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Morrisons moves into convenience stores and online

Morrisons is to launch its first convenience stores and enter the online grocery market next year, its new chief executive said yesterday as he unveiled a 14 per cent jump in interim profits at the supermarket group.

Dalton Philips also revealed that the UK's fourth-biggest grocer is considering acquistions to expand in the convenience sector.

In his first outing in front of the City since joining Morrisons in March, the Irishman unveiled a raft of new initiatives to deliver top line growth, improved efficiencies and exploit growth opportunities, but he delayed setting out his strategy for non-food until a more detailed review in March.

Most City analysts gave him a cautious thumbs-up, but those at Oriel Securities said they were "uninspired". Mr Philips – who joined the grocer from the Canadian retailer Loblaw after his predecessor Marc Bolland took the helm at Marks & Spencer – said it would launch three convenience stores, sized under 3,000sq ft, in the first half of next year.

He said that Morrisons' strong balance sheet means it "can grow organically or we can go out and acquire" in the convenience market – which is growing at twice the pace of the wider grocery industry.

Of the 48,000 convenience stores in the UK, the multiples, such as Tesco, Sainsbury's and the Co-operative Group, only represent 6 per cent of the market. Mr Philips said: "I see a real opportunity in this market."

But Morrisons will have to play catch-up with its rivals. Tesco already has 1,643 UK convenience stores, including its One Stop chain, the Co-operative Group has 2,016 and Sainsbury's has 335. The market is also populated by Marks & Spencer Simply Food and, more recently, Waitrose.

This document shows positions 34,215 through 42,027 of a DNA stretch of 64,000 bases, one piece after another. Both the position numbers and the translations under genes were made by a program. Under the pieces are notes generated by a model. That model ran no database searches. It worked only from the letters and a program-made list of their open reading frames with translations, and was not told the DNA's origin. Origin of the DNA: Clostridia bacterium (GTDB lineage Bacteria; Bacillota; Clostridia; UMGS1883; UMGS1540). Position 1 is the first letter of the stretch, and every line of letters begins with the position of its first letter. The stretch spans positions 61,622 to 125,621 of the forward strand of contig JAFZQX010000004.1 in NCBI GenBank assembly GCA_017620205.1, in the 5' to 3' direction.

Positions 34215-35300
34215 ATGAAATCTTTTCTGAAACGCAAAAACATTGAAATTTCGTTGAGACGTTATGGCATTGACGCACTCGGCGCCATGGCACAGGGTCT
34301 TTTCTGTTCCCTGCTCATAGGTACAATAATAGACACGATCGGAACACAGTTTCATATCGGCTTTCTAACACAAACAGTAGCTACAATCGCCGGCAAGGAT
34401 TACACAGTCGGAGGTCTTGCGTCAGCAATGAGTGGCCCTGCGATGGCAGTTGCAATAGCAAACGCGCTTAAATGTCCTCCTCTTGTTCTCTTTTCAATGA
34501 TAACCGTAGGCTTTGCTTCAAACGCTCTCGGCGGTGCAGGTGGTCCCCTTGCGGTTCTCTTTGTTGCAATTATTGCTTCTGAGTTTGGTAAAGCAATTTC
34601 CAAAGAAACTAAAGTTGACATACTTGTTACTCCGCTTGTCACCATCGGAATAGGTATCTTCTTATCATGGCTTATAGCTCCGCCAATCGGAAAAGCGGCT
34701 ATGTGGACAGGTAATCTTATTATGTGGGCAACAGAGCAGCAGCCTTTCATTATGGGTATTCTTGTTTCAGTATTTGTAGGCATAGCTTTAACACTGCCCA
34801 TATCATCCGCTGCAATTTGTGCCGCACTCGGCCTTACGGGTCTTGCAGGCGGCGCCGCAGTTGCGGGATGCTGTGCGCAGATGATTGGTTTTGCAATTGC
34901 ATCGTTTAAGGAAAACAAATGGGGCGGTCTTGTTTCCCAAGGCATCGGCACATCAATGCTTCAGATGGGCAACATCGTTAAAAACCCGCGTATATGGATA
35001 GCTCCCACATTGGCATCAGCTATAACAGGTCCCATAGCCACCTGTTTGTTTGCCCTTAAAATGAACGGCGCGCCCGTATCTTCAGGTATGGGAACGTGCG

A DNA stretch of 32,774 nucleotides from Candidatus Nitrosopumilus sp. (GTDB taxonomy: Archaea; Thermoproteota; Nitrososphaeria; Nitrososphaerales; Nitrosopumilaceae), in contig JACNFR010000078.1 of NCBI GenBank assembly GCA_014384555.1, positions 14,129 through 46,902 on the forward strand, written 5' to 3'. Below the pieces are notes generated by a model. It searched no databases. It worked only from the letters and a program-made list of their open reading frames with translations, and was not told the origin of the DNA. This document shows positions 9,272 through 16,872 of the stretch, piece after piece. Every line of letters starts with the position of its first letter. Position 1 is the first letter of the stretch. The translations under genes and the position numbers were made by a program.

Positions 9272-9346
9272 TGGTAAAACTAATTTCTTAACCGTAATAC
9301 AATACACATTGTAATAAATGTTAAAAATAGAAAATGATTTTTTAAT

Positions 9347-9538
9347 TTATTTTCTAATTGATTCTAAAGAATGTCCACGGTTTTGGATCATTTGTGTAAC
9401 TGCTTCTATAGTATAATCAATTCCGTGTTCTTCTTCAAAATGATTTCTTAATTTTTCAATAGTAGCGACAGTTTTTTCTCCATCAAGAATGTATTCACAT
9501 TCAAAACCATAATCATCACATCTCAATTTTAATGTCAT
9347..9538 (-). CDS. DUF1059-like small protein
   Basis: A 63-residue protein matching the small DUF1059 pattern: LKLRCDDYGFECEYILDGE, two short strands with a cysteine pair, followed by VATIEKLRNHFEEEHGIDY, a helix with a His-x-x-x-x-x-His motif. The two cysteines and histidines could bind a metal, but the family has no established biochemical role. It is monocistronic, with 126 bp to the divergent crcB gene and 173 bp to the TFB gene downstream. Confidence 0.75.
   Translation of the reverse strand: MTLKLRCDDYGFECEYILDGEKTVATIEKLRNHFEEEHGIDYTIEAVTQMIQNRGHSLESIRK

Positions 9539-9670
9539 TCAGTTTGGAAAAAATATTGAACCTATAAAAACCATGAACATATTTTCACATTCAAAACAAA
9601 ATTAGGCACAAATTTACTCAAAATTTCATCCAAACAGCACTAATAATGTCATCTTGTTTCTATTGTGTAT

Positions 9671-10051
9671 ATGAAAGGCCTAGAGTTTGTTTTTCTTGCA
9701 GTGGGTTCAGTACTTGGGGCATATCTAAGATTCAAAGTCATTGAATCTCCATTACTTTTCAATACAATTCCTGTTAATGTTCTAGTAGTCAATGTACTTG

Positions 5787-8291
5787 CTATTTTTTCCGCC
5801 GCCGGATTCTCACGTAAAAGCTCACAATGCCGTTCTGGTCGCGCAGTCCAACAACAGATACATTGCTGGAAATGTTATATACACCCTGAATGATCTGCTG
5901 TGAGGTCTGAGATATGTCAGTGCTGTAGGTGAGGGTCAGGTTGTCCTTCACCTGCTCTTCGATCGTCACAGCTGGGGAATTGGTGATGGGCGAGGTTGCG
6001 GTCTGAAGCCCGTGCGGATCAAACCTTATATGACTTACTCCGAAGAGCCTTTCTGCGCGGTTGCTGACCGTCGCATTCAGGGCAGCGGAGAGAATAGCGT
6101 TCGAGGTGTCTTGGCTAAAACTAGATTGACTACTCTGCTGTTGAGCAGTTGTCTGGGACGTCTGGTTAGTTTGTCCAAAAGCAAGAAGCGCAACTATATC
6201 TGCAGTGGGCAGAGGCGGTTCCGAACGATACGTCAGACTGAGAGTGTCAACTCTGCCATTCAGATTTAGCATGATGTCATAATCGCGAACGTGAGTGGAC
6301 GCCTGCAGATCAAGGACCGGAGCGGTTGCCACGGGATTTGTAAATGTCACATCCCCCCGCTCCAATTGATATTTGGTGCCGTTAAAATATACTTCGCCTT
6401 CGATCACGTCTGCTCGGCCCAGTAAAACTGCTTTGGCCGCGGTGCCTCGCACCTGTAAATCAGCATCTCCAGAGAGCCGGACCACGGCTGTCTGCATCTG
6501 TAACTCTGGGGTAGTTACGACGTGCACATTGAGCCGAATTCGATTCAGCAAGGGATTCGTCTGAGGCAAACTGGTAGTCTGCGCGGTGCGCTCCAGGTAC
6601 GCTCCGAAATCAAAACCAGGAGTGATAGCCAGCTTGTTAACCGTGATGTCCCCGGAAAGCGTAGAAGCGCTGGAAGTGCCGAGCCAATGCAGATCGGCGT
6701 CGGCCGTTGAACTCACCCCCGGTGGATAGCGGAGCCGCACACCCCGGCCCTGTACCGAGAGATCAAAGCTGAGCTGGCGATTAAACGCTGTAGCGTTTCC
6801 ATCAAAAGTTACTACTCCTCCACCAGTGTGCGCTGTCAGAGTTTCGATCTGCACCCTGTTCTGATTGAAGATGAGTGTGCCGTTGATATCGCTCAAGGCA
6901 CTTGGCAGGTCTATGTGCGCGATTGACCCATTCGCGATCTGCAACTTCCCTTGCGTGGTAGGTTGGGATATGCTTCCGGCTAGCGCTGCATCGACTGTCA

For the half-year to 1 August, the Bradford-based grocer delivered total sales up by 9.1 per cent to £8.1bn, while underlying profits rose 14 per cent to £410m.

Morrisons will also take on Tesco, Sainsbury's, Asda and Ocado by starting a "limited trial" of online grocery next year in an unspecified area. IGD, the food industry's trade body, estimates that online spend on groceries and food will nearly double to £7.2bn by 2014. Mr Philips said: "We need to understand how to respond to this growing market," but stressed that online grocery has "got to be profitable" and must not lead to higher prices in stores for its 11.1 million weekly shoppers.

Among a raft of other initiatives, Mr Philips vowed to grow Morrisons' £6bn own-label business and reduce duplication in its ranges and promotions. He criticised as "confusing" that Morrisons had sold 16 different balsamic vinegars and had nine teas on promotion.

Morrisons will also invest £200m over the next three years in, and expanding, its food production, which will lead to a £50m increase in earnings before interest, tax, depreciaton and amortisation over the period.

Crucially in a market of wafer-thin margins, Morrisons grew its operating margin by 10 basis points to 5.2 per cent in the first half.

Over the first half, Morrisons posted like-for-like sales, excluding VAT and fuel, up by 0.9 per cent. This represented an improved performance of 1 per cent growth in the second quarter, following a 0.8 per cent rise in the previous three months. But Mr Philips warned of "low market growth" in the second half of the year, as the consumer remains under pressure. He said: "The average consumer has £80 a month less than they did one year ago."

He added that higher petrol prices and fuel duty means its customers had £240m less disposable income in the first half.

Richard Pennycook, Morrisons finance director, warned that "food prices continue to firm", adding that the long term trend of food expenditure falling as a proportion of GDP has come to an end.

Belfast Telegraph